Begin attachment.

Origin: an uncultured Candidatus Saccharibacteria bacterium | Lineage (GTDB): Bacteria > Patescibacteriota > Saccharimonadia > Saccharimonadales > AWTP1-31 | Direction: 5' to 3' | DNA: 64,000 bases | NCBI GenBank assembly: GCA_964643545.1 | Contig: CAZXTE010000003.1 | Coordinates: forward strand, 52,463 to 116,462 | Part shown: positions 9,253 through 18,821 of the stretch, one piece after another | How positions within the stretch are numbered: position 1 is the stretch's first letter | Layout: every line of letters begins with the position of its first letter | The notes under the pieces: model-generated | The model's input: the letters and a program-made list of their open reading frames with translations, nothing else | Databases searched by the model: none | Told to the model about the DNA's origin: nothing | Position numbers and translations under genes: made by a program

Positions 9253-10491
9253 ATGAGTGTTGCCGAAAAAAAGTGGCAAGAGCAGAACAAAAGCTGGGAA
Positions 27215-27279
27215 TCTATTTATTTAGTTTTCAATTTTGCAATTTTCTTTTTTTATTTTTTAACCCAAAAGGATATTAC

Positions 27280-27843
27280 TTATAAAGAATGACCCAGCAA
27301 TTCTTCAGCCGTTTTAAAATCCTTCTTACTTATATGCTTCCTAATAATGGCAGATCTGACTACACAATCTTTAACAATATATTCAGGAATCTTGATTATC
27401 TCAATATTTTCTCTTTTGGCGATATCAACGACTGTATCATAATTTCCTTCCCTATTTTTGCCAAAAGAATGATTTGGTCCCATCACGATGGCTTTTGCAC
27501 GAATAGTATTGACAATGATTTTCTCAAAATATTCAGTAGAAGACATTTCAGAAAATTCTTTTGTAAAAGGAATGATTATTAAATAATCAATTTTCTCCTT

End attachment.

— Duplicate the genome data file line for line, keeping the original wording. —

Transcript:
Origin: an uncultured Candidatus Saccharibacteria bacterium | Lineage (GTDB): Bacteria > Patescibacteriota > Saccharimonadia > Saccharimonadales > AWTP1-31 | Direction: 5' to 3' | DNA: 64,000 bases | NCBI GenBank assembly: GCA_964643545.1 | Contig: CAZXTE010000003.1 | Coordinates: forward strand, 52,463 to 116,462 | Part shown: positions 9,253 through 18,821 of the stretch, one piece after another | How positions within the stretch are numbered: position 1 is the stretch's first letter | Layout: every line of letters begins with the position of its first letter | The notes under the pieces: model-generated | The model's input: the letters and a program-made list of their open reading frames with translations, nothing else | Databases searched by the model: none | Told to the model about the DNA's origin: nothing | Position numbers and translations under genes: made by a program

Positions 9253-10491
9253 ATGAGTGTTGCCGAAAAAAAGTGGCAAGAGCAGAACAAAAGCTGGGAA
Positions 27215-27279
27215 TCTATTTATTTAGTTTTCAATTTTGCAATTTTCTTTTTTTATTTTTTAACCCAAAAGGATATTAC

Positions 27280-27843
27280 TTATAAAGAATGACCCAGCAA
27301 TTCTTCAGCCGTTTTAAAATCCTTCTTACTTATATGCTTCCTAATAATGGCAGATCTGACTACACAATCTTTAACAATATATTCAGGAATCTTGATTATC
27401 TCAATATTTTCTCTTTTGGCGATATCAACGACTGTATCATAATTTCCTTCCCTATTTTTGCCAAAAGAATGATTTGGTCCCATCACGATGGCTTTTGCAC
27501 GAATAGTATTGACAATGATTTTCTCAAAATATTCAGTAGAAGACATTTCAGAAAATTCTTTTGTAAAAGGAATGATTATTAAATAATCAATTTTCTCCTT